Bill Ayres was a founder, with the late singer Harry Chapin, of WhyHunger. He has been a radio and TV broadcaster for 40 years and has two weekly Sunday-night shows on WPLJ, 95.5 FM in New York. He is a member of Our Lady Queen of Martyrs Church in Centerport, New York.

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Topics: Jesus Christ the King

The Everyday Gospel: And he shall reign

Posted by Charles Paolino on Nov 18, 2022 6:30:00 AM

One of the memorable images among the events surrounding the death of Queen Elizabeth II was of a woman kissing King Charles on the cheek as he greeted members of a crowd gathered outside Buckingham Palace.

The woman, a Cypriot named Jennifer Assiminios, later told the press that she had asked permission to kiss Charles and that he had granted it.

Although Elizabeth had established an emotional bond with many of her subjects, it did not exhibit itself in anything as intimate as a kiss. So perhaps, by accepting that one kiss, Charles nudged the monarchy a little way off of its traditional distance from its subjects.

Not being British, I have no opinion about the British monarchy either as an institution or, for that matter, about the endurance of monarchy in the modern world. I once asked a chemist in Denmark why such a progressive country still had a queen. He said, “Well she is Denmark, isn’t she?” and I suppose that was as good an answer as any.

Many countries have long since dispensed with their kings, queens, and emperors, but there are 44 sovereign states in the world that have monarchs, including 15 that recognize the British monarch as their own. In a few of these places, monarchs have absolute power; in a few, their role is largely symbolic. And in some countries, the king or queen shares the responsibilities of government with an elected body, a parliament or legislature.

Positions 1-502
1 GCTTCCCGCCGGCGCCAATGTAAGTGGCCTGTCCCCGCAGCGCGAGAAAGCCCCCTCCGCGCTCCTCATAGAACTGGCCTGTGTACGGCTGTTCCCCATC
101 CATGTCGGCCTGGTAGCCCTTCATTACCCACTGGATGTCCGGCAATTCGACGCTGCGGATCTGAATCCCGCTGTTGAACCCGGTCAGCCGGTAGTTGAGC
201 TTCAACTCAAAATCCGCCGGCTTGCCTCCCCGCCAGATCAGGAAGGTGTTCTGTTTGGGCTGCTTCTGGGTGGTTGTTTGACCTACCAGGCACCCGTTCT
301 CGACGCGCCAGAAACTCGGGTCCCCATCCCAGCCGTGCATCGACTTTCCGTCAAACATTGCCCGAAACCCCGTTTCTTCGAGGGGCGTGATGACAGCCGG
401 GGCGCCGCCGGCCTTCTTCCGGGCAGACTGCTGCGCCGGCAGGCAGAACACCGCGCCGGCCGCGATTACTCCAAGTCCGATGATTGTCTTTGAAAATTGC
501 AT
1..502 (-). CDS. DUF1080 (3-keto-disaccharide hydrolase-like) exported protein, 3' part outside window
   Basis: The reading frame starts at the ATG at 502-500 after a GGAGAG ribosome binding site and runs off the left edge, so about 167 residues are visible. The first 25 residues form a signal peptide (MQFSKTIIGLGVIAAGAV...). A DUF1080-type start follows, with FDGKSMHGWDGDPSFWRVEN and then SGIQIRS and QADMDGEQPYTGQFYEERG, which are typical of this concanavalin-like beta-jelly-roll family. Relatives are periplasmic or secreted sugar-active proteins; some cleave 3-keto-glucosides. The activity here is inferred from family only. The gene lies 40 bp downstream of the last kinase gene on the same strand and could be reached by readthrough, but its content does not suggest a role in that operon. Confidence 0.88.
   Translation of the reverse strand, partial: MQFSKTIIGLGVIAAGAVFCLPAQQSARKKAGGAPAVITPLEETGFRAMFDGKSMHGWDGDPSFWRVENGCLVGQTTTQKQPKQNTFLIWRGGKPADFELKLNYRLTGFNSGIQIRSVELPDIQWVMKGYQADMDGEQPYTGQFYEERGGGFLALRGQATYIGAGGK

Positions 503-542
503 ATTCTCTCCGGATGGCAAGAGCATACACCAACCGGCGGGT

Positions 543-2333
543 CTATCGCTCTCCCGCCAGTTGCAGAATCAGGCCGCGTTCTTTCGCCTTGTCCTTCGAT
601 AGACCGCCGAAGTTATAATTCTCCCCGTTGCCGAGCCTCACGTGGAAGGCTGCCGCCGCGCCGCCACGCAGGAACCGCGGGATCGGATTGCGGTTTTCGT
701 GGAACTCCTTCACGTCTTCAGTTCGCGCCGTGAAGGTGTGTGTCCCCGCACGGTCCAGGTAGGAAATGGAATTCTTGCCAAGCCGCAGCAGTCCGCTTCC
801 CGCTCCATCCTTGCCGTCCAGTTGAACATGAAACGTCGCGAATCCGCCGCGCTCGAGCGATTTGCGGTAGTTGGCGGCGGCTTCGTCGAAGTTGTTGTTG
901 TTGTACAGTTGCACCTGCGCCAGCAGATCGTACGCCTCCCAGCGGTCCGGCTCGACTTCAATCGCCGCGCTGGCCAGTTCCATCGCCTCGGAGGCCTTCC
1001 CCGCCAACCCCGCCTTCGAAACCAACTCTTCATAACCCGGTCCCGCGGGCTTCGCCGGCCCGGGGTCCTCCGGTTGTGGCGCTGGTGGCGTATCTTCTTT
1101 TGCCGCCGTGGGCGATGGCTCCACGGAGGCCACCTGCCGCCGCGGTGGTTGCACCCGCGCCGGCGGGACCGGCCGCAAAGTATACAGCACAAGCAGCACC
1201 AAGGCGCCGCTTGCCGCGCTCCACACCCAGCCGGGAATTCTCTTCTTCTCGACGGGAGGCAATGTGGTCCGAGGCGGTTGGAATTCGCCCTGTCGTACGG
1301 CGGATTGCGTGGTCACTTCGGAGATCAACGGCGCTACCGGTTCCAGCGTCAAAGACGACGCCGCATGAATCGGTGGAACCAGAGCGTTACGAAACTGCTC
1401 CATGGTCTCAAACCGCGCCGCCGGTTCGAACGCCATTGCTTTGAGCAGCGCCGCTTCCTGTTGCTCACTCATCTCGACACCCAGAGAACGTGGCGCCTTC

Abdullah bin Hussein, the king of Jordan, has gone out of his way to have personal contact with Jordanian citizens. More often, though, kings prefer to be physically, emotionally, and spiritually distant, separate, apart from their subjects, That’s not our King.

As Americans, of course, we have no monarch, but as Christians we have a “King of the Universe” as we will again proclaim Jesus this weekend.

While we have the greatest respect for Jesus and try to live in keeping with what he taught us about love of God and love of each other, we do not have to keep our physical or psychic distance from him. On the contrary, Jesus invites, urges, all of us to approach him in the most intimate way possible.

Jesus is the king who, during his life on earth, made a point of touching people whom others would rather not touch ¾ and that was a clear sign of the relationship he wanted to have with all of us.

This why the Church, Pope Francis in particular, and the American Catholic bishops during the current three-year “Eucharistic revival,” stress the importance of each Christian having a personal encounter with Jesus -- an encounter that occurs in our prayer life, when we speak to Jesus as the loving friend he is, and in our liturgical life when we come in physical contact with him in the Eucharist, in his body and his blood.

In the prophecy of Daniel, we read about the Messiah, “He received dominion, glory, and kingship; nations and peoples of every language serve him.”

That is a legitimate image of Jesus, the Christ, who is the Son, the second person of the Holy Trinity—who is God. But it is indispensable to our Catholic faith to always keep before us, too, the words of the author of the book of Revelation who describes Jesus as “the ruler of the kings of the earth” but in the next breath as “him who loves us.’’